Old friends picked up like it was only yesterday when they were side-by-side marching, running drills or polishing boots in the barracks.
But for most it has been more than three decades when they were last at Royal Canadian Air Cadet camp in Penhold.
About 200 former cadets, and staff came together to reminisce about the days gone by in several reunion events held at the base and the Black Knight Inn throughout the weekend.
“The only thing we’re missing are the name tags,” laughed Judy Undiks.
Undiks started as a cadet in 1981, returned as staff cadet in 1983 and an officer in 1984.
“The program was a lot different back then,” said Undiks. “I remember when I was in the basic camp, we went to the Calgary Zoo. I can recall some of the people here were my officers back in the day. I can see them clearly in uniform and at the zoo.”
Undiks said the best part of the camp were the bonds of life-long friendships that were made and maintained over the decades through hand-written letters and now with social media. Today Undiks is an officer at the Region Gliding School Gimli, Man.
Linda Lohmaier, of Cold Lake, said she remembers the years where they lived in regular barracks and in row housing during the summers. She worked at the camp in various roles including squadron commander, flight commander and deputy commanding officer on and off from 1981 to 2009.
“People would sit out on the stoops of the row houses and we would call it stooping,” she said. “We would sit out there and watch the sun go down. It’s Penhold so you could watch the rain for miles.”
Lohmaier said she would not be the person she is today if it were not for the program. It allowed her to hone her education, leadership and other skills.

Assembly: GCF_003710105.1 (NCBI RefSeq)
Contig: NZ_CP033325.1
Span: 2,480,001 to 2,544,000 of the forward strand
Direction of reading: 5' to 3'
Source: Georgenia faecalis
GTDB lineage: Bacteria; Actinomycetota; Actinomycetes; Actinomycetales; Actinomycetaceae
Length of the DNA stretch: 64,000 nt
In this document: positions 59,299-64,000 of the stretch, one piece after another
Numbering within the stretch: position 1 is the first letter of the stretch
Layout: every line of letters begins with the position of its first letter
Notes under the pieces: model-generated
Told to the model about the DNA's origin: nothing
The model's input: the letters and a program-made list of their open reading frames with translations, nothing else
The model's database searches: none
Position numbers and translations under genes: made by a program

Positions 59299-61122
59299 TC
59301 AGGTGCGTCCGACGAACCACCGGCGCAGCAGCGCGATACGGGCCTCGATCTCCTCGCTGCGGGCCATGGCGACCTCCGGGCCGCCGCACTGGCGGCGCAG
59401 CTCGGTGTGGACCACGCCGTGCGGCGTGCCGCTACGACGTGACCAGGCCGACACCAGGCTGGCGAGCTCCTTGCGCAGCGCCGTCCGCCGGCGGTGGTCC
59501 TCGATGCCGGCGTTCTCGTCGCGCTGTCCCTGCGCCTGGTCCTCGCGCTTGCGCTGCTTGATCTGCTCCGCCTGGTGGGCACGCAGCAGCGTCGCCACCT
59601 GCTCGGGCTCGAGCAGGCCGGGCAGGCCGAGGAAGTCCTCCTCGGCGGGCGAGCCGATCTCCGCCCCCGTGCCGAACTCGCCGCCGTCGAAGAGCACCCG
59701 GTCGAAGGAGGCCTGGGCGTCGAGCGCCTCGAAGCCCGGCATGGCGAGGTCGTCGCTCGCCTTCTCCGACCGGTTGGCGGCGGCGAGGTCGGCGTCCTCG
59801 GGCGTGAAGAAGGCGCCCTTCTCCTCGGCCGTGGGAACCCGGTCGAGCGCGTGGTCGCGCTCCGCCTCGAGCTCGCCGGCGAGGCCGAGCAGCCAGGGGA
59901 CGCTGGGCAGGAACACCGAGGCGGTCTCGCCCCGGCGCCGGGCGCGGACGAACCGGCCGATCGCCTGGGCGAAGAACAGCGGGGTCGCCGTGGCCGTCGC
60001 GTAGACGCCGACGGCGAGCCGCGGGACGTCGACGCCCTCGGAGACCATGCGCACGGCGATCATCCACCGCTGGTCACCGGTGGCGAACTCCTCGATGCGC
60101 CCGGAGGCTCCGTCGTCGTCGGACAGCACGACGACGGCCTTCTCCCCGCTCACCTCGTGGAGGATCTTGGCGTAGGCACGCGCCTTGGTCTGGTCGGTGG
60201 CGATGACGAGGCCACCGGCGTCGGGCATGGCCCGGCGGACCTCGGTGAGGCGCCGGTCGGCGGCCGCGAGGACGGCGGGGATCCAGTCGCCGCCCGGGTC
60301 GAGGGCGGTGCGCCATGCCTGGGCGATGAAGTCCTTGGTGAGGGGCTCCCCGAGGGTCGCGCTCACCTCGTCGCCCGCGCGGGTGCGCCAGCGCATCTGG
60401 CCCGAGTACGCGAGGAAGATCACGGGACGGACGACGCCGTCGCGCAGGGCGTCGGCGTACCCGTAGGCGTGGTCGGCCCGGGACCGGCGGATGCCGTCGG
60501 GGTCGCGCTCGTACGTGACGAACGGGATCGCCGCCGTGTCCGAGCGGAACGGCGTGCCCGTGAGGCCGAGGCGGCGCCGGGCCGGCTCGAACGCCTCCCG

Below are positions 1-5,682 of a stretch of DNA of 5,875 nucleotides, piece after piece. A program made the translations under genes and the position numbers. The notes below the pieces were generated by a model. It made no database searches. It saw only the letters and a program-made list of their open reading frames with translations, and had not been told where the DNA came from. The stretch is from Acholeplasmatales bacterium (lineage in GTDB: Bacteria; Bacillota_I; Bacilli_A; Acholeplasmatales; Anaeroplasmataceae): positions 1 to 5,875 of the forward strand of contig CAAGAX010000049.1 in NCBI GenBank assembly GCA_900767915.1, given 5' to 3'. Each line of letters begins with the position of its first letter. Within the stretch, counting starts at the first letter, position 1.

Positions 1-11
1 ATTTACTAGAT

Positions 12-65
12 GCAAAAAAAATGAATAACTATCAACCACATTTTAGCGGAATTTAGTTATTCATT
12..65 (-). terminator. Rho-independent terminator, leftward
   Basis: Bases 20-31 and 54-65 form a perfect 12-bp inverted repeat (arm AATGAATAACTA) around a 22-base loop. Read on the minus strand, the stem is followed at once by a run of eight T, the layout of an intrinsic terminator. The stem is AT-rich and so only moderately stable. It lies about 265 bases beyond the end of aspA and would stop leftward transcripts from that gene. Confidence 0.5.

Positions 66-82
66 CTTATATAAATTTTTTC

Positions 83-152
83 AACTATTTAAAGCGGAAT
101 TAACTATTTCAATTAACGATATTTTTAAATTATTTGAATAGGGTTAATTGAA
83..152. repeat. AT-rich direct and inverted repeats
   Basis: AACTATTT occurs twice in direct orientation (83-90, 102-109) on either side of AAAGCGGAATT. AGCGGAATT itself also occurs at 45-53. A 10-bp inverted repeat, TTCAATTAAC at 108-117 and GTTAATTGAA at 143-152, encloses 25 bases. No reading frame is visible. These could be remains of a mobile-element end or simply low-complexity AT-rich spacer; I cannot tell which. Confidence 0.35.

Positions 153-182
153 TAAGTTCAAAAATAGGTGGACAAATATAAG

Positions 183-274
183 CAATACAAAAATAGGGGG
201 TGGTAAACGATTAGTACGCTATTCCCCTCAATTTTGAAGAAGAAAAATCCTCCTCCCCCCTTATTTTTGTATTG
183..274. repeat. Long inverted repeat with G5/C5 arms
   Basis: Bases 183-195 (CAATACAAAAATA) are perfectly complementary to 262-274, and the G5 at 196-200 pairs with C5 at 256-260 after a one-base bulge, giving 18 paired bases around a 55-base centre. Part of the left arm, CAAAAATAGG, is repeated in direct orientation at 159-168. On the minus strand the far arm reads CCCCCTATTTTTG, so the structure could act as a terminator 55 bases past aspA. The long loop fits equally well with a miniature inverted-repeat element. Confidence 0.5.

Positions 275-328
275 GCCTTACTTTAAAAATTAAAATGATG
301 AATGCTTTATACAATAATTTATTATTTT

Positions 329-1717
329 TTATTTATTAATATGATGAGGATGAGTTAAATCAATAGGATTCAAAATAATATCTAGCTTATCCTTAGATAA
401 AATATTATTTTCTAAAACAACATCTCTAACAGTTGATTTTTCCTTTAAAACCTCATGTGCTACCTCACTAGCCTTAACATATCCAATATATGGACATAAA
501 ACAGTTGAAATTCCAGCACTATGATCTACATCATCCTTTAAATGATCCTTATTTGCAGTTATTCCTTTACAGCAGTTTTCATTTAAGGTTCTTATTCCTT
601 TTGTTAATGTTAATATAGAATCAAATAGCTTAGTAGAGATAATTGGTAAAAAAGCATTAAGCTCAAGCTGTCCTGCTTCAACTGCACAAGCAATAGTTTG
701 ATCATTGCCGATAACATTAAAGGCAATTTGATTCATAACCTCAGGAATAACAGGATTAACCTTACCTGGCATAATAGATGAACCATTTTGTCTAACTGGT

“You’ll hear this standard line from any one of us,” she said. “It’s the greatest unknown youth program in Canada.”
Nika Piatkiwicz, who attended camp in 1983 and 1984 and returned as staff in 1989, 1993 and 1994, said being around the former cadets on the weekend brought up a lot of memories. She said the cadet program gave her the discipline which she thinks children do not have today.
Dennis Quong, who now works out of Hong Kong but is from Port Coquitlam, was a cadet in 1968 and 1969 and a drill instructor in 1971.
Quong said there was not a lot of things for children to do in the suburb of Vancouver when he was younger.
“Cadets was something to do,” said Quong. “It was fun. I learned a lot. It was more than school. It was more fun learning about airplanes and engines. The structure helped. A big part of it was the camaraderie.”
Quong said he will always remember the people he met over the years through the program. He said Penhold and area had a lot to offer the cadets with its oil and gas, farming industries and excellent facilities.
“They get to see what the backbone of Canada is all about,” he said.
The final camp will be held this summer. Starting in 2015, cadets looking for summer camps will be redirected to other camps in western Canada.